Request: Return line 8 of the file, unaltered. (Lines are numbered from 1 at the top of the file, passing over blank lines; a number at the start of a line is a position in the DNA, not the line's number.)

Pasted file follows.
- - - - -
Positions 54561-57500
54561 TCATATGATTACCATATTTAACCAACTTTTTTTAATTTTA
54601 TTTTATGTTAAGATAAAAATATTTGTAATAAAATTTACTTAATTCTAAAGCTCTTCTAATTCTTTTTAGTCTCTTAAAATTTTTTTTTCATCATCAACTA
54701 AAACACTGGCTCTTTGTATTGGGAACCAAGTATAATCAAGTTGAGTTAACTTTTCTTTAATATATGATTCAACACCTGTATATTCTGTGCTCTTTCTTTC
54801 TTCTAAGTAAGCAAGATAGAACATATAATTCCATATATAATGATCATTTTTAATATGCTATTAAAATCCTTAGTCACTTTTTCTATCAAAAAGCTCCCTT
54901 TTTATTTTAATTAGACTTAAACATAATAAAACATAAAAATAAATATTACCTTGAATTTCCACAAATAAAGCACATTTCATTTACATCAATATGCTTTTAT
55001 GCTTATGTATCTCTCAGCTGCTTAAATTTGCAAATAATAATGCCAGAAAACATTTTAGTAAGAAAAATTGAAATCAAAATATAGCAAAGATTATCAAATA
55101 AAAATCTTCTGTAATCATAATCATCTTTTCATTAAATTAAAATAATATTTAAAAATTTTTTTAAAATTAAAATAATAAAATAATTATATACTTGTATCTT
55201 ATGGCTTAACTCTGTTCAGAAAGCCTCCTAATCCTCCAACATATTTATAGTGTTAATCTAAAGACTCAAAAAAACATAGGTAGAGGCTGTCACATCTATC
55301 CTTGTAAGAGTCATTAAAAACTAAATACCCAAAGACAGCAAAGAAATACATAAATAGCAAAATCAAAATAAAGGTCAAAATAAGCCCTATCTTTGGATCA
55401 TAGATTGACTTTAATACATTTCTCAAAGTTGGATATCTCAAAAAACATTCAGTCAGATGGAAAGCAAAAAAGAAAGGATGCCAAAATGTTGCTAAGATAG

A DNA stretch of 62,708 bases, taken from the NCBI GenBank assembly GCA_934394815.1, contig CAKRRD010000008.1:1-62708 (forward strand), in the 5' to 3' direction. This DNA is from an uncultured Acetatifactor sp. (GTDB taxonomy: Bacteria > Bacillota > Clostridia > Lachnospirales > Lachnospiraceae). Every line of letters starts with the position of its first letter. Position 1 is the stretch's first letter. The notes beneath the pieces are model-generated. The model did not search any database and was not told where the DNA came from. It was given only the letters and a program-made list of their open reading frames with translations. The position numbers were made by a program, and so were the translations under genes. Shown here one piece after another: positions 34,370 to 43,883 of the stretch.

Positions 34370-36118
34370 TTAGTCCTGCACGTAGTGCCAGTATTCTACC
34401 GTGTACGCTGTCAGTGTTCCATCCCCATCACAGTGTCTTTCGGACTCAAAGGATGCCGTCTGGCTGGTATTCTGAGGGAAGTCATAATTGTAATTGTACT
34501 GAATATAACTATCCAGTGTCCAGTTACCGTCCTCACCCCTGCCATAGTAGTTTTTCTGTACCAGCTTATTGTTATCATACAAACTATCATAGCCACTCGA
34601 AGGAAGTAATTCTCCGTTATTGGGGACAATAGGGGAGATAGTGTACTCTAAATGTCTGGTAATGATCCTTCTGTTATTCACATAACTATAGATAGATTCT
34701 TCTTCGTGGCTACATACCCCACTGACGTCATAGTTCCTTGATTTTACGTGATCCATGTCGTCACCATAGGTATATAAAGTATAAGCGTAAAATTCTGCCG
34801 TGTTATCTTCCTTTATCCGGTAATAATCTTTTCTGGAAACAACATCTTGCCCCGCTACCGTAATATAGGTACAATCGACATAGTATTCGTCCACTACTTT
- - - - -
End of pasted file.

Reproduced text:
55101 AAAATCTTCTGTAATCATAATCATCTTTTCATTAAATTAAAATAATATTTAAAAATTTTTTTAAAATTAAAATAATAAAATAATTATATACTTGTATCTT